Home sales for 12-month period ended September 3oth were, as the report below shows, down nearly 20% in the St Louis area and home prices were up 3.77%.

STL Market Report

(click on report for live report)

STL Market Report

St Louis Real Estate Market Report for June 2023 with accurate data you can trust

Below is the St Louis Real Estate Market Report for June 2023 for the City and County of St Louis combined from St Louis Real Estate Search (the Official site).    You can access the full infographic, containing data for St Charles, Jefferson and Franklin Counties as well by clicking on the image below.

In the relentless tug-of-war that characterizes today’s real estate market, it’s imperative not to base your choices on misguided data!

The present property market leaves little room for errors, thanks to a deficit of listings and aggressive buyer interest. A combination of these factors has sparked not just bidding contests, but “conditions wars”, making the process exceedingly tough for many. To outshine the competition, buyers often eliminate contingencies from their bids and stretch their financial limits. Frequently, they’re ready to pay a premium beyond the property’s actual worth. As I elaborated in an earlier article, “Are Today’s Homebuyers Exorbitantly Overpaying and Setting Themselves Up for Regret?“, this strategy can be valid, as long as it’s backed by well-informed reasoning.

In order to make such informed decisions, one needs reliable data and a seasoned, professional real estate agent capable of dissecting that data and tailoring it to your specific circumstances. This is what makes me incredibly proud of our team at MORE, REALTORS®. Our representatives are experienced professionals adept at steering both buyers and sellers towards a rewarding outcome amidst the complex dynamics of the current market.

To assist our representatives and clientele, I devote substantial time to accumulating, examining, and disseminating market intelligence and data. My goal is to offer the most exact data possible, enabling shrewd, educated decision-making. Although no data set can claim absolute precision, inching as close to perfection as we can substantially boosts the probability of making prudent decisions.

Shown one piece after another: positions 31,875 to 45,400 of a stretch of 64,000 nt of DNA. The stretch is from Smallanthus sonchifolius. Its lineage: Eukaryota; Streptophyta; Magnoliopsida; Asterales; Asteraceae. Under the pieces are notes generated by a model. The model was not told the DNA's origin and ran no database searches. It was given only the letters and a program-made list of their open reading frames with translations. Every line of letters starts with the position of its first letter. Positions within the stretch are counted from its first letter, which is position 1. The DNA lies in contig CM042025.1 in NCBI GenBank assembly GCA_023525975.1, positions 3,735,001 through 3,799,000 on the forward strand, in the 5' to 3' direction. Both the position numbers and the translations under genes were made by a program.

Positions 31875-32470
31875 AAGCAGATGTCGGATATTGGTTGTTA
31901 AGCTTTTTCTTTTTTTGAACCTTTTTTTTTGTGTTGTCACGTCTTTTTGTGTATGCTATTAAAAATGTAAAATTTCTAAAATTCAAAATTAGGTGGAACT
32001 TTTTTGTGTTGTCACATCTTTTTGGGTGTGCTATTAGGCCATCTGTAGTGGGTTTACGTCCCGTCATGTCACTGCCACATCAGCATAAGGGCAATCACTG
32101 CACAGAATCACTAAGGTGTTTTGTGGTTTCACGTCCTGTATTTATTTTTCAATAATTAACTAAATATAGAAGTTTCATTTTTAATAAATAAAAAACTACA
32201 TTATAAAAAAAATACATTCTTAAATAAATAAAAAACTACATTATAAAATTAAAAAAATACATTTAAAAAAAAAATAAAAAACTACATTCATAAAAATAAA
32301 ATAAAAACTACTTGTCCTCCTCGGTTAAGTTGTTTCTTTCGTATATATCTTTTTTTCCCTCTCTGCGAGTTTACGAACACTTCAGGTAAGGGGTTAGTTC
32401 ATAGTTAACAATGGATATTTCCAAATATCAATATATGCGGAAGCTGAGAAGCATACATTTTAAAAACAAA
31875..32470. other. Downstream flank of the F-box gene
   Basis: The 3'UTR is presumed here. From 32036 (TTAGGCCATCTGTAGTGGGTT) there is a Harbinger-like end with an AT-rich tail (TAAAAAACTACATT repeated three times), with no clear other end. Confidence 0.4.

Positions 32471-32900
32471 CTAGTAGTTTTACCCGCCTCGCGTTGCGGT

Doesn’t every agent have the same data at their disposal?

It’s a reasonable assumption that all agents, particularly those affiliated with REALTORS®, can access the same information. In our region, every REALTOR® can indeed tap into the broadest and most detailed reservoir of data for the St. Louis residential real estate market — MARIS, the REALTOR® Multiple Listing System (MLS). However, merely gaining entry to this database is just the initial step. It’s similar to the internet: although nearly any data you desire is available online, the real test is in knowing where to look and identifying the most credible sources. This same notion applies to the property market data present in the MLS.

While most agents aren’t data enthusiasts and usually rely on consolidated data shared by others, our agents, to some degree, follow a similar pattern. Yet, they stand out due to their proficiency in setting parameters and producing bespoke reports for their clients using our exclusive software. Additionally, they don’t merely accept the data we deliver — they scrutinize it, cross-check it, and pinpoint any discrepancies they come across. This degree of dedication, though humbling, reflects their commitment to precision, even when dealing with data from a dependable source like our firm..

Continue reading “St Louis Real Estate Market Report for June 2023 with accurate data you can trust

St Louis Real Estate Market Report for May 2023 with accurate data you can trust

Below is the St Louis Real Estate Market Report for May 2023 for the City and County of St Louis combined from St Louis Real Estate Search (the Official site).    You can access the full infographic, containing data for St Charles, Jefferson and Franklin Counties as well by clicking on the image below.

In this competitive market don’t make decisions based upon bad data!

Today’s real estate market is unforgiving for homebuyers, driven by a scarcity of inventory and robust buyer demand. This, coupled with not just bidding wars but “terms wars”, has made it challenging for many. In an effort to stand out, homebuyers are waiving contingencies from their offers and pushing their budgets to the limit. Quite often, these buyers are willing to pay more than the actual worth of the property. As I previously addressed in my article, “Are Homebuyers Today Grossly Overpaying for Homes and Making Decisions They’ll Regret?“, this approach is acceptable, provided it’s a well-informed decision.

To make such decisions, you need accurate data and an experienced, professional agent who can interpret that data and apply it to your unique situation. This is why I take immense pride in our team at MORE, REALTORS®. Our agents are skilled professionals who can guide both buyers and sellers through the intricacies of the current market to a successful outcome.

To support our agents and clients, I invest considerable time in gathering, scrutinizing, and reporting on market information and data. I aim to provide the most precise data possible to empower smart, informed decision-making. While it’s true that no data can be 100% accurate in all respects, getting as close to that ideal as possible improves the odds of making sound decisions.

Don’t all agents have the same data?